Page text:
Track listing[edit]

All credits adapted from the original release.[18]

Side A
No.TitleWriter(s)Lead vocalsLength
1."I Want You"Paul StanleyStanley3:04
2."Take Me"Stanley, Sean DelaneyStanley2:56
3."Calling Dr. Love"Gene SimmonsSimmons3:44
4."Ladies Room"SimmonsSimmons3:27
5."Baby Driver"Peter Criss, Stan PenridgeCriss3:40
Side B
No.TitleWriter(s)Lead vocalsLength
6."Love 'Em and Leave 'Em"SimmonsSimmons3:47
7."Mr. Speed"Stanley, DelaneyStanley3:18
8."See You in Your Dreams"SimmonsSimmons2:34
9."Hard Luck Woman"StanleyCriss3:35
10."Makin' Love"Stanley, DelaneyStanley3:14
Total length:33:18




Chart (1976) Peak
Australian Albums (Kent Music Report)[19] 16
Canada Top Albums/CDs (RPM)[20] 7
German Albums (Offizielle Top 100)[21] 39
Japanese Albums (Oricon)[22] 15
Swedish Albums (Sverigetopplistan)[23] 9
US Billboard 200[24] 11


Region Certification Certified units/sales
United States (RIAA)[25] Platinum 1,000,000^

^ Shipments figures based on certification alone.


  1. ^ Wiederhorn, Jon (November 11, 2019). "43 Years Ago: KISS Crank It Up With 'Rock And Roll Over'". Loudwire. Retrieved July 7, 2020.
  2. ^ Linnaeus, Carl (2014). Kiss – den osminkade sanningen. Bokfabriken. ISBN 9789187301896.
  3. ^ Gill, Julian (2012). Rock And Roll All Nite (2012 ed.). USA: p. 51. ISBN 978-0-9822537-7-9.
  4. ^ Leaf, David (2003). KISS Behind the Mask The Official Authorized Biography (1st ed.). USA: AOL Time Warner Company (published October 2003). pp. 272–275. ISBN 0-446-53073-5.
  5. ^ "KISS – Rock and Roll Over (1976)". KISSMONSTER/The KissFAQ. November 1, 2016. Archived from the original on February 14, 2017. Retrieved November 2, 2016.
  6. ^ "Kiss Chart History: The Billboard 200". Billboard. Retrieved February 3, 2022.
  7. ^ "The Art of Letterform & Design: Music". Michael Doret. Archived from the original on March 8, 2010. Retrieved February 20, 2010.
  8. ^ "Kings Among Scotland | ANTHRAX". Archived from the original on January 14, 2019.
  9. ^ a b Prato, Greg. "Kiss: Rock and Roll Over Review" at AllMusic. Retrieved 2009-01-27.
  10. ^ Blender review[dead link]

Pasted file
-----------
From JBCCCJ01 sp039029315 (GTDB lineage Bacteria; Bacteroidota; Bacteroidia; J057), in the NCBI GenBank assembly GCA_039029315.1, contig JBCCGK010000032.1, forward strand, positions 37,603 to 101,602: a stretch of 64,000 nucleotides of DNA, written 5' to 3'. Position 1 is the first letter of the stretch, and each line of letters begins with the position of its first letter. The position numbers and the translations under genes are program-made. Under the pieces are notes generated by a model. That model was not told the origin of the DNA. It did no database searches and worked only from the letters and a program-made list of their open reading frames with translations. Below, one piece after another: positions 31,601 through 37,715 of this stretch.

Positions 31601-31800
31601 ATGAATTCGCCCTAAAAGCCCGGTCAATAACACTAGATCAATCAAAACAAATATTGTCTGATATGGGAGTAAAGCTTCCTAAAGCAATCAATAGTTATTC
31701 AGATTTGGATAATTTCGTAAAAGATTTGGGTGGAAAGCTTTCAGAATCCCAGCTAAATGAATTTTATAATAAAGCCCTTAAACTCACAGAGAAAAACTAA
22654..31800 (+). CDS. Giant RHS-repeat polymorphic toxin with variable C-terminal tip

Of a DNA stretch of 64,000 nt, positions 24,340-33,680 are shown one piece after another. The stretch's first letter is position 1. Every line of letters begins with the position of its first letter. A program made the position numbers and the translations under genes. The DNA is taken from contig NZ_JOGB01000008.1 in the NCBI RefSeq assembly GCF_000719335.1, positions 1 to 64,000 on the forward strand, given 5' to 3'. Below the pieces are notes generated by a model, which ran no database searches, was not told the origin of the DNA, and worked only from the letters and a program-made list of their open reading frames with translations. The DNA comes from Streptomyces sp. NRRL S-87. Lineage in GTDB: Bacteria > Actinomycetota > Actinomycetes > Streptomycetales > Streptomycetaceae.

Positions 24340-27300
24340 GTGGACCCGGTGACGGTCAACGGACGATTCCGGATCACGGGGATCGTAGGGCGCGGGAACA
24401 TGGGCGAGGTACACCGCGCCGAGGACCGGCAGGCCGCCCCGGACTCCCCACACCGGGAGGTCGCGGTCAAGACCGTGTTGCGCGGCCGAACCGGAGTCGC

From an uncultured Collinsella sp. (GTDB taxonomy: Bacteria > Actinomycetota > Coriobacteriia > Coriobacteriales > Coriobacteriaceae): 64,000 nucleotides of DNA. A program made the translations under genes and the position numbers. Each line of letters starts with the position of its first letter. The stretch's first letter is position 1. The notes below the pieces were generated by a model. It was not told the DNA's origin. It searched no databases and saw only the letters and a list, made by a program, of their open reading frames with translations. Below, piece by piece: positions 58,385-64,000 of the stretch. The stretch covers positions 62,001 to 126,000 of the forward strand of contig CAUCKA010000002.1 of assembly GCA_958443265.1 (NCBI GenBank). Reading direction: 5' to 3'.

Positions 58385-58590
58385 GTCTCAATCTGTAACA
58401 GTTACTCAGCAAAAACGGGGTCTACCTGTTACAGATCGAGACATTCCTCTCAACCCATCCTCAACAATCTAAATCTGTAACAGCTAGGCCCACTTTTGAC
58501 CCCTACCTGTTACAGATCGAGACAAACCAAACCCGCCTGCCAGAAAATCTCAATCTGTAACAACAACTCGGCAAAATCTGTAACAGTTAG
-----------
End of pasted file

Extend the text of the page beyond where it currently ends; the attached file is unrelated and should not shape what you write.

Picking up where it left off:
11. ^ a b Christgau, Robert (1981). "Consumer Guide '70s: K". Christgau's Record Guide: Rock Albums of the Seventies. Ticknor & Fields. ISBN 089919026X. Retrieved February 28, 2019 – via
  12. ^ a b Popoff, Martin (October 2003). The Collector's Guide to Heavy Metal: Volume 1: The Seventies. Burlington, Ontario, Canada: Collector's Guide Publishing. pp. 162–163. ISBN 978-1894959025.
  13. ^ Larkin, Colin (2006). Encyclopedia of Popular Music. Vol. 4 (4 ed.). Muze. p. 875. ISBN 0195313739.
  14. ^ a b Josephes, Jason. "Kiss: Rock and Roll Over [Mercury Remasters Series]". Pitchfork Media. Archived from the original on April 16, 2004.
  15. ^ "Kiss: Album Guide". Rock and Roll Over. Archived from the original on June 27, 2011. Retrieved September 4, 2011.
  16. ^ Cohen, Jason (1995). "Kiss". In Weisbard, Eric; Marks, Craig (eds.). Spin Alternative Record Guide. Vintage Books. p. 212. ISBN 0-679-75574-8.
  17. ^ "KISS Rock and Roll Over (album review 2)". sputnikmusic. Retrieved March 1, 2012.
  18. ^ Kiss (1976). Rock and Roll Over (LP Sleeve). Los Angeles, California: Casablanca Records. NBLP 7037.
  19. ^ "The Complete KISS Album Chart Action, 1974–". The KISSFAQ. Retrieved August 6, 2007.
  20. ^ "Top RPM Albums: Issue 5159a". RPM. Library and Archives Canada. Retrieved February 20, 2024.
  21. ^ " – Kiss – Rock And Roll Over" (in German). GfK Entertainment Charts. Retrieved February 20, 2024.
  22. ^ Oricon Album Chart Book: Complete Edition 1970–2005 (in Japanese). Roppongi, Tokyo: Oricon Entertainment. 2006. ISBN 4-87131-077-9.
  23. ^ " – Kiss – Rock and Roll Over". Hung Medien. Retrieved February 20, 2024.
  24. ^ "Kiss Chart History (Billboard 200)". Billboard. Retrieved February 20, 2024.
  25. ^ "American album certifications – Kiss – Rock & Roll Over". Recording Industry Association of America.

External links[edit]